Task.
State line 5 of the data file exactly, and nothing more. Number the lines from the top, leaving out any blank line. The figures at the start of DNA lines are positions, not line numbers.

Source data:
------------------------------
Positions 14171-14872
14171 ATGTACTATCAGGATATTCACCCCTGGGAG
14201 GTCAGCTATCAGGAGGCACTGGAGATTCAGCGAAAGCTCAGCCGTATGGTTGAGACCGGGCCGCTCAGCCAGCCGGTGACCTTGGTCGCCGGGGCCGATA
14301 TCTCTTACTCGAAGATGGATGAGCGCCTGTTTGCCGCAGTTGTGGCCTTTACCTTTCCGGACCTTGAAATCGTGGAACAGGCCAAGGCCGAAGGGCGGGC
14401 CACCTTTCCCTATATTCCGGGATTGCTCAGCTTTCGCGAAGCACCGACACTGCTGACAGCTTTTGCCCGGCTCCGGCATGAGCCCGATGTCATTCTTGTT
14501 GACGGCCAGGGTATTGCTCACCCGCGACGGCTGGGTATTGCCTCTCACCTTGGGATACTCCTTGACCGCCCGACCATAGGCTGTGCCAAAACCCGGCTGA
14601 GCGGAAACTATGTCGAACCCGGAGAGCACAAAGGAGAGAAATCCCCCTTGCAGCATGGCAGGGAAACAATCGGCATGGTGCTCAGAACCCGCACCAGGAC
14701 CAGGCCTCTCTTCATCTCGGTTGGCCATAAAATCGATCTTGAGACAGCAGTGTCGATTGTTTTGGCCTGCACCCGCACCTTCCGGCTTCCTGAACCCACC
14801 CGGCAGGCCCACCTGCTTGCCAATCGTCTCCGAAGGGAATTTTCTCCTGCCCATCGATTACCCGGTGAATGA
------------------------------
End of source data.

14401 CACCTTTCCCTATATTCCGGGATTGCTCAGCTTTCGCGAAGCACCGACACTGCTGACAGCTTTTGCCCGGCTCCGGCATGAGCCCGATGTCATTCTTGTT